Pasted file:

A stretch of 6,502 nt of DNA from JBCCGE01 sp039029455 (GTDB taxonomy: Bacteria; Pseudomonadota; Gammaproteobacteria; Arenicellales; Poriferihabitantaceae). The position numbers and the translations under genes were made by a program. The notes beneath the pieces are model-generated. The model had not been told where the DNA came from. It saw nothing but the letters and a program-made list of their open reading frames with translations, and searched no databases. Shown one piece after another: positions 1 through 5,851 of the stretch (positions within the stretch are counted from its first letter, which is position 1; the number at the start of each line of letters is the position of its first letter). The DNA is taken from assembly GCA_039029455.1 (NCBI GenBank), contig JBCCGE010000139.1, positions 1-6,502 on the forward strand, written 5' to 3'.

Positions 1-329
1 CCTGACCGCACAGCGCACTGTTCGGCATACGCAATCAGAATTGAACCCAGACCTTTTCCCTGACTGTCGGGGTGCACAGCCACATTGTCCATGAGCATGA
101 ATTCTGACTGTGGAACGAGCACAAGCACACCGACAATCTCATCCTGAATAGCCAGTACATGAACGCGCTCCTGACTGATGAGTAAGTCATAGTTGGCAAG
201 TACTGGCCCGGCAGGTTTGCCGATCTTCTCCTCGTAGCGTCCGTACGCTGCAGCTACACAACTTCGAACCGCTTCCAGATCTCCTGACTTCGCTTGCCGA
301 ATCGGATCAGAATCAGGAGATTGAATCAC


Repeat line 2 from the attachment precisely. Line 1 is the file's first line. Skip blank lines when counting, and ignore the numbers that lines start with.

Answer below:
Positions 1-329